New business generation Pipeline acceleration Customer retention Customer expansion
Leads are great, but when less than 1% of them convert to customers, it’s an unreliable indicator of revenue performance. Our 2020 State of ABM report found that mature ABM programs are generating 78% of all sales opportunities and 73% of revenue without actually touching potential customers. Only 10% of mature ABM programs consider “leads” a top three performance indicator. Your favorite sales teammate would rather have ten leads than a hundred leads. And yes, we challenge you to ask yourself.
Stages in the life cycle of modern merchandising equipment
Think of the 4 stages of the ABM life cycle as a pipeline rather than a funnel. Get rid of the traditional marketing funnel and start measuring these stages. But first, decide your target accounts. A target account list is the number of accounts that you target when you run a coordinated campaign. You can optimize your target accounts by:
Run a content audit and diversify your segments
Learn more here about how to measure and optimize your target accounts.
In the first stage of lifecycle awareness, leverage intent and firmographic data to deliver highly relevant messages to your most suitable future customers through targeted display and social advertising. This generates initial interest and outperforms competitors competing for the same attention. Start creating smaller segments and associating custom messages, and you can see big increases in performance from display ads. Our research team found that industry- or person-specific ads perform twice as well as normal display ads and account-specific ads perform five times better.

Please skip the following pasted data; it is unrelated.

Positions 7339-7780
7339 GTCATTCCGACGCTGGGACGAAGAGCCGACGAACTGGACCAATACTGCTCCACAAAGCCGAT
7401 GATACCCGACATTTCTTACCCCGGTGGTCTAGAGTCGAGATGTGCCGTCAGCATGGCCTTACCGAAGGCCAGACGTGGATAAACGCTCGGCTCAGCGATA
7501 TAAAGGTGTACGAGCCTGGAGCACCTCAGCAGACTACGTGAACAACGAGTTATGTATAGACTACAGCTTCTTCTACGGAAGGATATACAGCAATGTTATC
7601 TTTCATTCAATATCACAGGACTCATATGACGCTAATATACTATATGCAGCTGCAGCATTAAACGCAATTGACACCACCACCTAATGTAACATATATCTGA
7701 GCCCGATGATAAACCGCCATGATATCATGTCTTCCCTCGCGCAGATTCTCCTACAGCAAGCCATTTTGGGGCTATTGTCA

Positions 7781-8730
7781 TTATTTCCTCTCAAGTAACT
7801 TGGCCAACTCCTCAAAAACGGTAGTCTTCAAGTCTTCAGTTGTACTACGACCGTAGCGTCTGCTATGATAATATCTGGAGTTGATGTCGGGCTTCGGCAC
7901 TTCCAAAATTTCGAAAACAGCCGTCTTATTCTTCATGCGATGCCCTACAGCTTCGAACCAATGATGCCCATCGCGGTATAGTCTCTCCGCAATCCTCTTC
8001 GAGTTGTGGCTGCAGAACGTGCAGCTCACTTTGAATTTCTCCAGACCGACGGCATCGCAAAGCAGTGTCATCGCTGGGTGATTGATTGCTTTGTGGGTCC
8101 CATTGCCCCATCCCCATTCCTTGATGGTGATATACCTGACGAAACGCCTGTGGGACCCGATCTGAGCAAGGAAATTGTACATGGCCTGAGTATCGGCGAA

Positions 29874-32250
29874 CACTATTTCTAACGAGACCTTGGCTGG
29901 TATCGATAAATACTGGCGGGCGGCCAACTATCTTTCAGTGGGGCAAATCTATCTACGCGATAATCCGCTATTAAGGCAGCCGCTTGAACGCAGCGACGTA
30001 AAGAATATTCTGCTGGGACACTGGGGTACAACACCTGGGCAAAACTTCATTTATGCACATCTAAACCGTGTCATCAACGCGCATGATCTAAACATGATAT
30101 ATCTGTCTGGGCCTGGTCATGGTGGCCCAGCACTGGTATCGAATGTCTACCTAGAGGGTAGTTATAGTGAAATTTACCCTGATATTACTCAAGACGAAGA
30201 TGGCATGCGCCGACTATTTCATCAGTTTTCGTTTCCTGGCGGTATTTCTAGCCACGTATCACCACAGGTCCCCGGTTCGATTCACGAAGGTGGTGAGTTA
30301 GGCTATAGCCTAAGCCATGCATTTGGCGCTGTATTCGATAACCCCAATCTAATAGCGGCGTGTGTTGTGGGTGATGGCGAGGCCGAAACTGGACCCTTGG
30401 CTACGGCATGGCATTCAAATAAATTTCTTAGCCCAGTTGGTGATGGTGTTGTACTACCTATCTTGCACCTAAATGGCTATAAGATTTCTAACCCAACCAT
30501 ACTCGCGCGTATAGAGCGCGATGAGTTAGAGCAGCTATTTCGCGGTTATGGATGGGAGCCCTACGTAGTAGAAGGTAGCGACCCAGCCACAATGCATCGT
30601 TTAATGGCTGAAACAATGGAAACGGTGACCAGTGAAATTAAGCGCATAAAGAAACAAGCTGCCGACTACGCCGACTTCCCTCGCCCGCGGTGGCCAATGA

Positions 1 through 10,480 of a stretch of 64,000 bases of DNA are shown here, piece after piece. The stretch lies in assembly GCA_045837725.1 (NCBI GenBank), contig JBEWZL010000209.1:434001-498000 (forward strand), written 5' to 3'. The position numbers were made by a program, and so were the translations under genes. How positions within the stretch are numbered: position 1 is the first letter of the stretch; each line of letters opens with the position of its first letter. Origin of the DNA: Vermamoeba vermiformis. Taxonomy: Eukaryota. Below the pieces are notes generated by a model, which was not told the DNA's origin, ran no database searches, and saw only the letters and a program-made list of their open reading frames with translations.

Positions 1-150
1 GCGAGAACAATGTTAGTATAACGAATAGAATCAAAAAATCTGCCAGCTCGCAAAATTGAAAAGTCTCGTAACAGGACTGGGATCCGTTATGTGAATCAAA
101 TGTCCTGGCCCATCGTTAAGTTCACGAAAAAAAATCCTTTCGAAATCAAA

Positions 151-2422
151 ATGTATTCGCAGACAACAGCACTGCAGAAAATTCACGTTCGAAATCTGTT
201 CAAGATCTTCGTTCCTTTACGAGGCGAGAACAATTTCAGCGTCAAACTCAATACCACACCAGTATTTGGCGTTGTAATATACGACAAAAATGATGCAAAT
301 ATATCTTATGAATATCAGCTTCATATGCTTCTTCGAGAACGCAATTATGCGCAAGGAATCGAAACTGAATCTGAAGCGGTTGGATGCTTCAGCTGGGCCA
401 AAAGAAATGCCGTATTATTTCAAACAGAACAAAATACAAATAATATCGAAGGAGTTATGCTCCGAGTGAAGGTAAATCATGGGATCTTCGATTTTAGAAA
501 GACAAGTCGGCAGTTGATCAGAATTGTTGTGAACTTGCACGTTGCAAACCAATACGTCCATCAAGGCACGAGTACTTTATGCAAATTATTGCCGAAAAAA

Opportunities created are accounts that engage with your brand (both digitally and in person), show interest, and are rated as a legitimate income opportunity.
This is where the magic happens. By sharing engagement data in real time with your sales team, as a marketer, you can alert them to which accounts are seeing those ads and take action. Your sales team can then reach out to you, trusting that these prospects are already familiar with your brand and solution.